Redoine Faid, 46, broke out of the prison near Paris with the help of two accomplices who used smoke bombs and angle grinders to make their way into the
facility's visiting room where Faid was talking to a brother, who was later taken into custody, according to prison unionist Martial Delabroye and a judicial source.
The men quickly made good their escape in the helicopter in an operation lasting just 10 minutes, Delabroye told AFP at the penitentiary in Reau in the French capital's southeastern suburbs.
It is the second time Faid has pulled off a spectacular escape — in 2013, he blasted his way out of a prison in northern France using dynamite.
Some “2,900 police and gendarmes have been mobilised” for a nationwide manhunt, a police source told AFP.
On Monday French Justice Minister Nicole Belloubet told Europe 1 radio that she had sent a team of inspectors to the jail “to see whether the security measures were defective so that we can rectify them”.
She suggested that leaving Faid in the same prison for “a few months” had been a mistake.
“We must be careful not to leave the same people in the same places for too long, when we're dealing with this type of individual,” she said.
“The rotation probably needs to be more frequent,” she said.
The French helicopter Alouette II abandoned by French armed robber Redoine Faid after his escape from prison in Reau. Photo: AFP
The helicopter — hijacked from a terrified flight instructor — landed at around 11:15 am (0915 GMT) in the prison yard.
The two black-clad men armed with assault rifles set off smoke bombs before breaking their way into the prison's visitation room using the power tools.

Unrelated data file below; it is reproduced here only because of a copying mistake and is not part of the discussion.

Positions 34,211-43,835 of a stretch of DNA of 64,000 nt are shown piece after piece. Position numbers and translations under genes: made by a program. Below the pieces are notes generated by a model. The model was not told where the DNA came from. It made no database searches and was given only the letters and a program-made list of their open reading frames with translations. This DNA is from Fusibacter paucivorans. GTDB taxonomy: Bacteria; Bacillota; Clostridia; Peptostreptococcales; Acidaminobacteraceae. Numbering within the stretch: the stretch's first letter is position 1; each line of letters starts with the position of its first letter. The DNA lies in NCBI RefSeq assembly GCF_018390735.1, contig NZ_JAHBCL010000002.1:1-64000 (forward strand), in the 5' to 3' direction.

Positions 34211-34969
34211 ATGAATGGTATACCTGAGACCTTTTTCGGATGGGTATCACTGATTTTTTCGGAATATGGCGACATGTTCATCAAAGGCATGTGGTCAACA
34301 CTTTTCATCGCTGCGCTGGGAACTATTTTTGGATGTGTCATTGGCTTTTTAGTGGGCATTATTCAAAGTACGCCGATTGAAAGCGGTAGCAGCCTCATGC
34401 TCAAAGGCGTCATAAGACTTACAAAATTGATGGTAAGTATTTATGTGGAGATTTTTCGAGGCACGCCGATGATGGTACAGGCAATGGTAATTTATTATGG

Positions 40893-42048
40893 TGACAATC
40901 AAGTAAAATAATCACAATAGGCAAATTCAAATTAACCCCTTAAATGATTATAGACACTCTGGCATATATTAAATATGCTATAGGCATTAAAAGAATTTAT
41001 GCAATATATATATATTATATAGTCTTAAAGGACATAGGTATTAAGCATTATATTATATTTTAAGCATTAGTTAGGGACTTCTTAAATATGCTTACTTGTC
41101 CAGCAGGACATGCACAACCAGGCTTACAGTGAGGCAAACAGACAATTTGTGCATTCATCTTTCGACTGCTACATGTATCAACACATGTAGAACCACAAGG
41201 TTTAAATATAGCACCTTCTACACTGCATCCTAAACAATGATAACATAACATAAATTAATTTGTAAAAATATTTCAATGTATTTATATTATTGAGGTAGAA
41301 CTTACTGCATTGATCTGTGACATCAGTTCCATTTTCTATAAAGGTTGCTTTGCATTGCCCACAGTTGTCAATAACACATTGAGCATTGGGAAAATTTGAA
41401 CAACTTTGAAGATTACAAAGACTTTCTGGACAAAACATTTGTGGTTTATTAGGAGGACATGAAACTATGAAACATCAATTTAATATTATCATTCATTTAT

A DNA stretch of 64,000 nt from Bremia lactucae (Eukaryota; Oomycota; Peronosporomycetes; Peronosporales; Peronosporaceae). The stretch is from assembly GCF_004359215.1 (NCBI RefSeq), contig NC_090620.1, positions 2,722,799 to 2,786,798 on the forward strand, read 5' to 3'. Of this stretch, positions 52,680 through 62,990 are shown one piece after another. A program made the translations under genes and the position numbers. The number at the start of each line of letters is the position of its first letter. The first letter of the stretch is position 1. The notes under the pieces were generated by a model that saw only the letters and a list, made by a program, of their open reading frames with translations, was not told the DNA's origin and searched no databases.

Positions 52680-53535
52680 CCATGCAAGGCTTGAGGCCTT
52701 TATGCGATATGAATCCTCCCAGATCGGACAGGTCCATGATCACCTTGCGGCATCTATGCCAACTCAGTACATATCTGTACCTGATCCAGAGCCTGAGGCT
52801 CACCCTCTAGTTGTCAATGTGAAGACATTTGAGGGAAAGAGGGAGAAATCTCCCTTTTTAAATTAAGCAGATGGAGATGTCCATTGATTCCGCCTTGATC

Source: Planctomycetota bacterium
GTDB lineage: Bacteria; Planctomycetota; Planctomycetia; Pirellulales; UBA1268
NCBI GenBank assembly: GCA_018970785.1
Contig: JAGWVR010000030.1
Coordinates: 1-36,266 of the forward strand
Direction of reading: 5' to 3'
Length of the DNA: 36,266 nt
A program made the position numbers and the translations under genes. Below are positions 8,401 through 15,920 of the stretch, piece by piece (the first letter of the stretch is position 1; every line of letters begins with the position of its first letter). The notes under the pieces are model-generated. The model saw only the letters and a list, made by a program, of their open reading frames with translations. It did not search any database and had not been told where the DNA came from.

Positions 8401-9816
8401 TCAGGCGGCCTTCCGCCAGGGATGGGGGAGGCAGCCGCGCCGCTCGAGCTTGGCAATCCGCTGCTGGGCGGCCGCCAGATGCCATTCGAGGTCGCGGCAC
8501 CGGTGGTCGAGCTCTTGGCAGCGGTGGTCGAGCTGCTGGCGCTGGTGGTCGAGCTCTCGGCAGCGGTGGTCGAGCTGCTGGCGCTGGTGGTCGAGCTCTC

The wardens, who were unarmed, fled to safety and raised the alarm.
The helicopter was later found in a northeastern suburb of Paris about 60 kilometres (37 miles) from the prison, one source said.
A police source said the helicopter pilot was a flight instructor waiting for a student when he was seized by Faid's accomplices. He was forced to fly before being later freed in a state of shock.
The men apparently went on to use a car that was later found torched in a shopping mall car park, police said.
French Justice Minister Nicole Belloubet, who arrived at the prison in Reau on Sunday evening, said the commandos most likely “used drones to survey the location… the inquiry that's under way will tell us.”
The escape came after an appeals court in April sentenced Faid to 25 years for masterminding a botched armed robbery in 2010 in which a policewoman was killed.
A court sketch shows French armed robber Redoine Faid during his trial at the Assise courthouse in Paris. Photo: AFP
Faid has been behind bars since mid-2011 for breaking the terms of his parole over past convictions for bank robberies and brazen heists of cash-in-transit vehicles.
In his 2013 jailbreak, he briefly took four guards hostage with a pistol before escaping in a waiting getaway car. All the hostages were released unharmed.
Faid was recaptured six weeks later at a hotel in an industrial area on the outskirts of Paris.
A woman working at the hotel told AFP at the time that Faid's accomplice had paid for the room in cash and that the two men had been there for several days.
Faid had earlier been released from a 10-year stint behind bars after convincing parole officers that he regretted his criminal past and was determined to start afresh.
Police nicknamed him “The Author” for two books he co-wrote about his delinquent youth.
Faid, who has a cult following in the tough immigrant suburbs outside Paris where he grew up, has made several television appearances.
Police investigating the site where French robber Redoine Faid abandoned a French helicopter Alouette II after his escape from prison. Photo AFP
'He's very polite'
At a Paris film festival in April 2009, Faid approached Michael Mann, director of the 1995 gangster film “Heat” starring Al Pacino and Robert Niro, telling him: “You were my technical adviser.”
He wrote that he had watched the film dozens of times to perfect his bank-robbing prowess.
One of his prison supervisors said that Faid had never had any disputes with staff, “but we must always be wary”.
“In the corner of his mind, he never lost the idea of escaping. Behind all his manners — he is very polite — he always hid his game,” the supervisor said.
Delabroye, the prison union rep, said the yard where the helicopter landed is the only area not equipped with anti-aircraft netting because inmates never use it — “except to leave the prison”.